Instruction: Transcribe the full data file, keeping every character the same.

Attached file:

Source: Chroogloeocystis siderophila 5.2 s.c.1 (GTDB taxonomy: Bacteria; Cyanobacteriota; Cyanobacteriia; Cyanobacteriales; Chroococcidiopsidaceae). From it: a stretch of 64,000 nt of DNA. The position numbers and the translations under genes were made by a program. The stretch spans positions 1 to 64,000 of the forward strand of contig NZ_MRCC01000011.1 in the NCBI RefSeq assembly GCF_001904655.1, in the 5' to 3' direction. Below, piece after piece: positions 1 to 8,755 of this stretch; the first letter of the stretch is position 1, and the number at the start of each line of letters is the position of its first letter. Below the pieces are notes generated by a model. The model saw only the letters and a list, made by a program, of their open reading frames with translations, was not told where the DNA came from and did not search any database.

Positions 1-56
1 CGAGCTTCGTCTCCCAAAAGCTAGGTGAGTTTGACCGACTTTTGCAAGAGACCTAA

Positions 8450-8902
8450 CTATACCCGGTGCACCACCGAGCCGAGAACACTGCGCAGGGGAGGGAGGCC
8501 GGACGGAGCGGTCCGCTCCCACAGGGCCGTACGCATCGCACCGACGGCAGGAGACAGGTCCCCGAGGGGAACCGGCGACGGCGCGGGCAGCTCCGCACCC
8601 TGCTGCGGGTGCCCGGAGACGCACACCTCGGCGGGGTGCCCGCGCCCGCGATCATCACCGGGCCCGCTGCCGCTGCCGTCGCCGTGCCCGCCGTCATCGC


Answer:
Source: Chroogloeocystis siderophila 5.2 s.c.1 (GTDB taxonomy: Bacteria; Cyanobacteriota; Cyanobacteriia; Cyanobacteriales; Chroococcidiopsidaceae). From it: a stretch of 64,000 nt of DNA. The position numbers and the translations under genes were made by a program. The stretch spans positions 1 to 64,000 of the forward strand of contig NZ_MRCC01000011.1 in the NCBI RefSeq assembly GCF_001904655.1, in the 5' to 3' direction. Below, piece after piece: positions 1 to 8,755 of this stretch; the first letter of the stretch is position 1, and the number at the start of each line of letters is the position of its first letter. Below the pieces are notes generated by a model. The model saw only the letters and a list, made by a program, of their open reading frames with translations, was not told where the DNA came from and did not search any database.

Positions 1-56
1 CGAGCTTCGTCTCCCAAAAGCTAGGTGAGTTTGACCGACTTTTGCAAGAGACCTAA

Positions 8450-8902
8450 CTATACCCGGTGCACCACCGAGCCGAGAACACTGCGCAGGGGAGGGAGGCC
8501 GGACGGAGCGGTCCGCTCCCACAGGGCCGTACGCATCGCACCGACGGCAGGAGACAGGTCCCCGAGGGGAACCGGCGACGGCGCGGGCAGCTCCGCACCC
8601 TGCTGCGGGTGCCCGGAGACGCACACCTCGGCGGGGTGCCCGCGCCCGCGATCATCACCGGGCCCGCTGCCGCTGCCGTCGCCGTGCCCGCCGTCATCGC